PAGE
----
I think the CNET review pretty much sums it up. Samsung Galaxy S7 and Edge continue to be the primary non-iPhone alternatives at the top of the market. But Google Pixel is a fine choice for anyone who is wary of Samsung and/or prefers the pure Google Android experience. But there are a number of well rated Android cell phones including a few who are new to the US market.


Moto Z series
I don't pretend to know enough about the numerous models of various Android handset manufacturers to be able to recommend one over another. I do know that these are phones which get overwhelmingly positive reviews. The Moto Z Play is the least expensive model. The top of the line is the Moto Z Force and is apparently available only from Verizon. All models in the Moto Z series are modular, meaning you can buy accessories called Moto Mods to change different aspects of the phone. You can buy a zoom lens, speaker, projector, power pack batteries with or without wireless charging as well as customizable backs. Nice idea but I don't know enough about it to know whether or not this is really a useful feature or more of a gimmick.

CNET Moto Z Play review with comparisons to other models in the series

Moto G series
There's also the Motorola budget series. Reviews say that these reasonable phones. The Moto G4 sells for $149.99

Motorola phones are available from carriers and retailers. The exception are the Droid versions of the Moto Z models that are exclusive to Verizon.
CNET Moto G4 review -

OnePlus 3

This is the third generation of a smart phone that has been well reviewed and regarded by tech enthusiasts. Earlier versions were invitation only. This the first one that seems widely available. It has a lot of the features of higher end smart phones at a mid range price. OnePlus has their own customized version of Android, Oxygen OS but I haven't heard any complaints about it.

Sells for $399 from the OnePlus Store -
International version available from Amazon at higher price. I'd go with manufacturer.


Huawei is the Chinese cell phone company that manufactured the last Google Nexus phone - the Nexus 6P. They have only recently begun marketing their phones directly to US consumers. The model currently available in the US is the Honor 8. This phone has a lot of high end features including dual camera.

Huawei Honor 8 is available from major retailers starting at around $390
CNET Huawei Honor 8 Review -

There are numerous other phones by other manufactures worth consideration. As always the array is mind numbing as well. I can say that Windows Phone is pretty much dead as is Blackberry. Too bad for those of us who were rooting for other OS alternatives, but at least the choice is down to iOS vs. Android.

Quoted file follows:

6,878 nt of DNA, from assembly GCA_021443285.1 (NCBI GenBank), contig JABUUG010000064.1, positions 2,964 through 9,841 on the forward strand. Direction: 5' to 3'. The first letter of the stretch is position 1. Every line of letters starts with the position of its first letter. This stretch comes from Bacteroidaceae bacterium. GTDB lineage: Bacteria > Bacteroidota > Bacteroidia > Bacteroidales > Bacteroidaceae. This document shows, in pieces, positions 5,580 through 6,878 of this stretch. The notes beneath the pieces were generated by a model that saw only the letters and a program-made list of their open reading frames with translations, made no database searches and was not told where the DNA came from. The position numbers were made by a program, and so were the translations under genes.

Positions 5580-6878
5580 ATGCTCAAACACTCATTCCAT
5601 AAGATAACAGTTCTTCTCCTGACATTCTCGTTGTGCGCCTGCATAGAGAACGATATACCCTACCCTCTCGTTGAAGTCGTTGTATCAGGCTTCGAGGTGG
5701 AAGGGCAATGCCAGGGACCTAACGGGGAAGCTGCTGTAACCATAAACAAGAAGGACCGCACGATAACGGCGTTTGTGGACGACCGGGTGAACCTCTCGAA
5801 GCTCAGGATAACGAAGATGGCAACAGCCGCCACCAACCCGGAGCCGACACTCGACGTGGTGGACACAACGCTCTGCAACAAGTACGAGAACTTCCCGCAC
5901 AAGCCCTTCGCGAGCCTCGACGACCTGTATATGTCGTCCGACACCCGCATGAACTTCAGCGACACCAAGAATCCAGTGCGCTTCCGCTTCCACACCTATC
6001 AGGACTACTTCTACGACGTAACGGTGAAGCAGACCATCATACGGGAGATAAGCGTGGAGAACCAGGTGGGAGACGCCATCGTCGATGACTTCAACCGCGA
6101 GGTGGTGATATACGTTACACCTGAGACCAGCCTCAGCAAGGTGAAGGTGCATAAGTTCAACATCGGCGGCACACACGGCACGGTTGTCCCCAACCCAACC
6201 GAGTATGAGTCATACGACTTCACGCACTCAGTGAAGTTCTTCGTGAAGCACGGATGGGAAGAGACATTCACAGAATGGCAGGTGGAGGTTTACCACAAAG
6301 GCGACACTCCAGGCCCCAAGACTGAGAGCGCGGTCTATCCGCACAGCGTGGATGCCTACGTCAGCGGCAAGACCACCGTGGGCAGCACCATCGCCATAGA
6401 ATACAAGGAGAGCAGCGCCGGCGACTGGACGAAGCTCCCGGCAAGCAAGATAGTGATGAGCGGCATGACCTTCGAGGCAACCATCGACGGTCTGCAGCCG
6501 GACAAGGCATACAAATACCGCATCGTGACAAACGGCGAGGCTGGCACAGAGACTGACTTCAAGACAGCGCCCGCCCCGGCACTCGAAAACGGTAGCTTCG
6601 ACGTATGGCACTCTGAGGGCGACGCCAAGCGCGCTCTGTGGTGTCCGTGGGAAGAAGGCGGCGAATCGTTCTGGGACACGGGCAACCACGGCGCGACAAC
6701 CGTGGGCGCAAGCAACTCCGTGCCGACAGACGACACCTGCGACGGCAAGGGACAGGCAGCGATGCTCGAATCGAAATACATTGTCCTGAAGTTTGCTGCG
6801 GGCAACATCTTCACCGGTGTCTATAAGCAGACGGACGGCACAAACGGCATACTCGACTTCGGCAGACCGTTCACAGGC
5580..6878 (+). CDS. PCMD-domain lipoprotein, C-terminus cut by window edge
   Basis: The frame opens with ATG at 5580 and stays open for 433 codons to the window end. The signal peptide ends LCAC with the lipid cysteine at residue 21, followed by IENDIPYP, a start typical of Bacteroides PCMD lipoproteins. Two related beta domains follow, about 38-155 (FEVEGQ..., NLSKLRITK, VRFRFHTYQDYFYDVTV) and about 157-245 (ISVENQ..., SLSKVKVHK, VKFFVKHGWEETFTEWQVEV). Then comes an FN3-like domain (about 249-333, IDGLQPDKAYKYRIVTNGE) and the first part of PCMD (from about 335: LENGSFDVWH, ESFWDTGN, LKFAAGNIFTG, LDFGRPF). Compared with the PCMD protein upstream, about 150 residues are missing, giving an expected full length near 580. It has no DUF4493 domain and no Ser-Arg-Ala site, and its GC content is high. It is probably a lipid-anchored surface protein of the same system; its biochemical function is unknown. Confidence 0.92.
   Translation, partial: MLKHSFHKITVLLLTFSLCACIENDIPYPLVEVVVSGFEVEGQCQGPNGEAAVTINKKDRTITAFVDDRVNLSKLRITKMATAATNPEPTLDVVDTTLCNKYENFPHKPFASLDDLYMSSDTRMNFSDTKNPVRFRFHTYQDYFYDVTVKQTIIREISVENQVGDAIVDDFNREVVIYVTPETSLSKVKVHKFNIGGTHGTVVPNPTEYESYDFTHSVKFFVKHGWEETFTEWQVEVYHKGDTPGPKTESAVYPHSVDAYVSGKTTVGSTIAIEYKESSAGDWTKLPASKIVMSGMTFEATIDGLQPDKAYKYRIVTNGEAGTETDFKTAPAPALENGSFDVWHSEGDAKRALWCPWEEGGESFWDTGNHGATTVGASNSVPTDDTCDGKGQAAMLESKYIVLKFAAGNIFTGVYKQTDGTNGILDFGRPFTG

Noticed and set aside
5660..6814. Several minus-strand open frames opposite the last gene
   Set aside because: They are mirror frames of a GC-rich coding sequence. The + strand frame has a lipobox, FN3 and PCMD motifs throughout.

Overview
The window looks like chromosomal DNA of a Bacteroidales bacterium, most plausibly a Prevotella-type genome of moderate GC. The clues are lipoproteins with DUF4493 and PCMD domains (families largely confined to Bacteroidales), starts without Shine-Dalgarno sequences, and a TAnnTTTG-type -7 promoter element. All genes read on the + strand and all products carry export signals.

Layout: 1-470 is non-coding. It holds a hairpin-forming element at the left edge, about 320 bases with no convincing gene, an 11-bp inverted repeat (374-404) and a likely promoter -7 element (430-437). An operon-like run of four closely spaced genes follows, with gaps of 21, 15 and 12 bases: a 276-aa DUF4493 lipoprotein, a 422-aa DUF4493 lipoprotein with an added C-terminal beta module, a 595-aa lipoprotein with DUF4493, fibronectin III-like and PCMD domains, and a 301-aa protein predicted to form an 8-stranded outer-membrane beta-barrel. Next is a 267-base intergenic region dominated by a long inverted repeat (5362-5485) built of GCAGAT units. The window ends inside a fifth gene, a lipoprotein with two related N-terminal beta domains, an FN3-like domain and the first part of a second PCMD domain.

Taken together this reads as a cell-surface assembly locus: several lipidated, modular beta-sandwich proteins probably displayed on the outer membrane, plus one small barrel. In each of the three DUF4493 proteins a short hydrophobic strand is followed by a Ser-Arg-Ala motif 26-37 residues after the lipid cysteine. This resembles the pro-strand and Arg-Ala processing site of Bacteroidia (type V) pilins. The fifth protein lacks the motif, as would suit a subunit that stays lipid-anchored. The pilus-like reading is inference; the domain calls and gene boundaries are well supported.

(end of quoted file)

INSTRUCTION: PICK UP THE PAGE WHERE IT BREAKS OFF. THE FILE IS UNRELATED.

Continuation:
For a rundown and comparison of all the major phones this year thus far:

Monday, February 29, 2016

Biting the Apple

A couple of my friends were talking last evening about iPhones. I heard one ask another why I hadn't talked her into an iPhone and away from a Samsung Galaxy 3, which, btw, I had recommended several years ago. I didn't hear the response. But it did get me thinking about Apple, the appeal of its products and the current controversy with the FBI.

I think Apple products hold a special appeal to people who view technology as a tool that can be used to enhance creativity. That's the market they're appealing to with many of their ads - artists, graphic artists, designers, photographers, filmmakers, musicians, writers, etc. If technology is viewed as an important tool in the creative process, you want it to work consistently. You want it to be maintained and improved on a predictable and on-going basis so that it will continue to enhance rather than distract or detract from your creative process. You don't want to have to spend valuable time worrying about technology or futzing with it. You're probably willing to pay a little more, and customer service like Apple Care and the Genius Bar is invaluable ensuring it all continues to work. At heart, it's a bit of a niche market. But I wonder. It's a comfortable world and easy to get used to. Technology just works. It took me a long time to appreciate that.

The iPhone has confused matters a bit. It's probably the logical choice for someone new to the smartphone market who knows little or nothing and doesn't want to spend a lot of time learning. IPhone is simple and pretty foolproof. But it does tend to be more expensive than its Android counterparts and not as enthusiastically marketed by cellular providers. However, I'd argue, as most don't really do much with their smartphones other than make calls, send and receive texts, take an occasional photo and perhaps check a few apps, it doesn't really make much difference which OS they use. Nor is the issue of privacy terribly important to the average person. They tend to see it in terms of location and call information. I've had several tell me you give that up when you get a smartphone anyway. You give some up when you get and use any cell phone. But the crucial question remains, does it have to be an all or nothing proposition? Shouldn't you be able to choose to keep some information secure and private without having to become a security expert?

To the creative person who uses Apple products including iPhones, privacy and security are about protecting the fruits of their imagination. Their iPhones are likely to be filled with photos, videos, notes: beginnings and continuations of ideas. Who knows what snippets might be misconstrued as having some nefarious intent when taken out of context? Therefore one can appreciate the fact that Apple, the company that provides the tools to aid the creative process, is also showing a dedication to respecting and protecting the content that is produced and stored on those iPhones. This sign of mutual respect will no doubt enhance brand loyalty in the future.

What do you think about Apple's decision to fight the FBI in the courts? Does privacy and security of your mobile devices matter to you? Do you take extra steps to encrypt or in other ways secure your device and/or data?